The Copyright Act of 1976 established new, much longer copyright terms for all new works. For all works fixed on or after January 1, 1978, the copyright term extends for the author’s life plus an additional 70 years after the author’s death. If it is a joint work (a work made by more than one author), the term extends to 70 years after the last surviving author’s death. For works for hire (works created in the course of employment) or anonymous/pseudonymous works, the copyright extends for 95 years from publication or 120 years from creation, whichever is shorter.
If a work was created before 1978, but not published, it was automatically given copyright protection under the Copyright Act of 1976. The copyright term for these works is computed based on the same life-plus-70-year or 95/120-year terms applied to works created after 1978.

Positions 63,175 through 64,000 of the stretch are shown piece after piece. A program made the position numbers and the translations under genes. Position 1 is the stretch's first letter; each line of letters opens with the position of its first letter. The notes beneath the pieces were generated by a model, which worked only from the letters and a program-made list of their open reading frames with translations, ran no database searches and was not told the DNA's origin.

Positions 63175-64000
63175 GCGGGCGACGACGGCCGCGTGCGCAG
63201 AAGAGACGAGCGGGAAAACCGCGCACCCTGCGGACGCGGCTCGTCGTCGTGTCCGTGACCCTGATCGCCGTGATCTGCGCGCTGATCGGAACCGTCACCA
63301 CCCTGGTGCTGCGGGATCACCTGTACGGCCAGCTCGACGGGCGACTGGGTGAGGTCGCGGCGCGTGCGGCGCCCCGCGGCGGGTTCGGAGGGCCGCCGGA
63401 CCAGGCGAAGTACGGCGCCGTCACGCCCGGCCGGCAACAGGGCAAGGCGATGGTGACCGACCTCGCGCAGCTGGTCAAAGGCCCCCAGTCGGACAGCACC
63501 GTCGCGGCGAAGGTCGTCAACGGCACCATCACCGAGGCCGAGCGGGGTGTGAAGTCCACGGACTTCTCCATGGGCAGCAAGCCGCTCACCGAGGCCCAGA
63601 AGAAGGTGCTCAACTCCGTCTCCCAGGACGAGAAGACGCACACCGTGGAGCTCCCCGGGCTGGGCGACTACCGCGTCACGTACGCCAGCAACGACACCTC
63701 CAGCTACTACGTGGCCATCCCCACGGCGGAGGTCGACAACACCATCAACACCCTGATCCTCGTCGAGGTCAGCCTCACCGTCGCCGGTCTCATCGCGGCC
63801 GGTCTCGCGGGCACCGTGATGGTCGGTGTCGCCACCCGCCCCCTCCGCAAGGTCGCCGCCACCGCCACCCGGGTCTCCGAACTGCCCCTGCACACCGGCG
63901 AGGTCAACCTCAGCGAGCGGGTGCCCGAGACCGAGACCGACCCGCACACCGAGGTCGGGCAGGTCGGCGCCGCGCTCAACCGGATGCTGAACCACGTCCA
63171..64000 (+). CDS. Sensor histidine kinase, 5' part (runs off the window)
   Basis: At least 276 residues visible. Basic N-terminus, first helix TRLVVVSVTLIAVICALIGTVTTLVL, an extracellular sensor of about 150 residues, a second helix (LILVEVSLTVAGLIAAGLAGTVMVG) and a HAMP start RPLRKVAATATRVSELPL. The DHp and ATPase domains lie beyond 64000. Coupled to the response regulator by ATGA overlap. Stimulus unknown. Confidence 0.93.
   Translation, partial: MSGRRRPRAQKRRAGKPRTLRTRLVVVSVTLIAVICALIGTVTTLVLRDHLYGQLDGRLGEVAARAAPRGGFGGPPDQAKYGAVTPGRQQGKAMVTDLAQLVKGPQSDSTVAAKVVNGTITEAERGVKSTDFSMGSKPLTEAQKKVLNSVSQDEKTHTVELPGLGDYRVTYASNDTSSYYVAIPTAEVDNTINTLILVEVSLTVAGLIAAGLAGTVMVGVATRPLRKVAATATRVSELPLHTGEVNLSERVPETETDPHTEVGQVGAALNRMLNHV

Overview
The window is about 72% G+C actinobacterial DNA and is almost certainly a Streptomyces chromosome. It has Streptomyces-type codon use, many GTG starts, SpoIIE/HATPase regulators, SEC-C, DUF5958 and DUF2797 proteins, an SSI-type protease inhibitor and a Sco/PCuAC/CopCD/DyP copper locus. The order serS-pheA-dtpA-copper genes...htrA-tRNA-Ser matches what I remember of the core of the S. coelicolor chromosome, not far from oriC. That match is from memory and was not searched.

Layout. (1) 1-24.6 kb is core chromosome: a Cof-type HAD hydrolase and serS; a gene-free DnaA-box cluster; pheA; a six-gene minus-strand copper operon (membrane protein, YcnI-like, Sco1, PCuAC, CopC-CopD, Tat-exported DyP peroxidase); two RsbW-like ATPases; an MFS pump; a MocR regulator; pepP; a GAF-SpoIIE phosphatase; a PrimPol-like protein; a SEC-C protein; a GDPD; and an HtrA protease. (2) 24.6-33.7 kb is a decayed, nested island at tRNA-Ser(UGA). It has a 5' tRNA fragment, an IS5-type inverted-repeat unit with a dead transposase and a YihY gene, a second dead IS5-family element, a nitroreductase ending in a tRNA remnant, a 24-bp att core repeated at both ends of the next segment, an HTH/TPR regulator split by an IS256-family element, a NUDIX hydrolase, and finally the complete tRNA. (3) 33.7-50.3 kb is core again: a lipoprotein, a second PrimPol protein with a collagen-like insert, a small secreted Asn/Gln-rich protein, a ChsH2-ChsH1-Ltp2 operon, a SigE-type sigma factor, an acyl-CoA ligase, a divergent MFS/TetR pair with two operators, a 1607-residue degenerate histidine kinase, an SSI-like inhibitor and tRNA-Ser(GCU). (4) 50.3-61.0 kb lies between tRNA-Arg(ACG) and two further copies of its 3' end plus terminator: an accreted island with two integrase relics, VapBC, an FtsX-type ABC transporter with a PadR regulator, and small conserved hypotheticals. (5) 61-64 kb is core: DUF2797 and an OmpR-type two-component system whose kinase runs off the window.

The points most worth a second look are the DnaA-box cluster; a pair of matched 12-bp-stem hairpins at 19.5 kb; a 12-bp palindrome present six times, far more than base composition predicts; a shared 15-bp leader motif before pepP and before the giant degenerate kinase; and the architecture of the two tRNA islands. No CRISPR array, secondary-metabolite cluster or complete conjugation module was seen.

The law further specifies that for unpublished works created before 1978, the copyright extended at least until December 31, 2002. For works that were formerly unpublished but were later published before January 1, 2003, the term of copyright will not expire before December 31, 2047.
By default, authors own their copyrights. This may seem natural now, but it was actually a substantial change made in the 1976 law; under all previous iterations of the Copyright Act the copyright was owned by the publisher (remember, this was a publishing right). In most situations under the current law, you own the rights to your personal creative expression.
One important distinction is that owning a reproduction of someone’s expression (the result of the verb “copy”) doesn’t give any rights to the underlying creative expression (the noun “copy”). For example, if you own a CD of the Muppets’ Greatest Hits, your ownership is limited to the particular piece of plastic that you bought in the store. It so happens that the piece of plastic you own can be read in a certain way to reproduce the Muppets’ music, but your rights over the music are limited to reading the disc.